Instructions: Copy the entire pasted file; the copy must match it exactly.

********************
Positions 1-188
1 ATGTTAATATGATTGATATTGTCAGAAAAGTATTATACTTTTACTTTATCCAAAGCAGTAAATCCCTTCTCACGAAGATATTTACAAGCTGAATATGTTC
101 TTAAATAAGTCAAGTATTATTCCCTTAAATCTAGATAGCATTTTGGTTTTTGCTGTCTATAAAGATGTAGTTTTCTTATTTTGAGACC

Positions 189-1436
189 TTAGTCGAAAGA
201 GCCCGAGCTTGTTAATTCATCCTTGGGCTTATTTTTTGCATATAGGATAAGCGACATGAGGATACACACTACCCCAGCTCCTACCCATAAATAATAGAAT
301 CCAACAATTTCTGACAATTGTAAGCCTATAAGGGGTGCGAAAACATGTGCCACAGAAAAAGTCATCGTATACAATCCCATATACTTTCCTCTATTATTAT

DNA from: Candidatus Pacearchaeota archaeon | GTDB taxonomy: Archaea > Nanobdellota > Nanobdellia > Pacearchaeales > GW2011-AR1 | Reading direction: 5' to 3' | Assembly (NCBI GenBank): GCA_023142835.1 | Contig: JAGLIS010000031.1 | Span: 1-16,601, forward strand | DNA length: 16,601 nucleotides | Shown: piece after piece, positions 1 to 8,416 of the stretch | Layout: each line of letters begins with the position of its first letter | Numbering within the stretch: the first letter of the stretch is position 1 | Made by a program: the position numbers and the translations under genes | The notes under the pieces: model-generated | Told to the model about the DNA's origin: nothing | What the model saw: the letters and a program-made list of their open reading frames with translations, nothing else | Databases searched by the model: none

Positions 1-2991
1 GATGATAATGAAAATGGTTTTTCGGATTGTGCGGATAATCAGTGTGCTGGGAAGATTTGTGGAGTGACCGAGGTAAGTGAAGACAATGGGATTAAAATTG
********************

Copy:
Positions 1-188
1 ATGTTAATATGATTGATATTGTCAGAAAAGTATTATACTTTTACTTTATCCAAAGCAGTAAATCCCTTCTCACGAAGATATTTACAAGCTGAATATGTTC
101 TTAAATAAGTCAAGTATTATTCCCTTAAATCTAGATAGCATTTTGGTTTTTGCTGTCTATAAAGATGTAGTTTTCTTATTTTGAGACC

Positions 189-1436
189 TTAGTCGAAAGA
201 GCCCGAGCTTGTTAATTCATCCTTGGGCTTATTTTTTGCATATAGGATAAGCGACATGAGGATACACACTACCCCAGCTCCTACCCATAAATAATAGAAT
301 CCAACAATTTCTGACAATTGTAAGCCTATAAGGGGTGCGAAAACATGTGCCACAGAAAAAGTCATCGTATACAATCCCATATACTTTCCTCTATTATTAT

DNA from: Candidatus Pacearchaeota archaeon | GTDB taxonomy: Archaea > Nanobdellota > Nanobdellia > Pacearchaeales > GW2011-AR1 | Reading direction: 5' to 3' | Assembly (NCBI GenBank): GCA_023142835.1 | Contig: JAGLIS010000031.1 | Span: 1-16,601, forward strand | DNA length: 16,601 nucleotides | Shown: piece after piece, positions 1 to 8,416 of the stretch | Layout: each line of letters begins with the position of its first letter | Numbering within the stretch: the first letter of the stretch is position 1 | Made by a program: the position numbers and the translations under genes | The notes under the pieces: model-generated | Told to the model about the DNA's origin: nothing | What the model saw: the letters and a program-made list of their open reading frames with translations, nothing else | Databases searched by the model: none

Positions 1-2991
1 GATGATAATGAAAATGGTTTTTCGGATTGTGCGGATAATCAGTGTGCTGGGAAGATTTGTGGAGTGACCGAGGTAAGTGAAGACAATGGGATTAAAATTG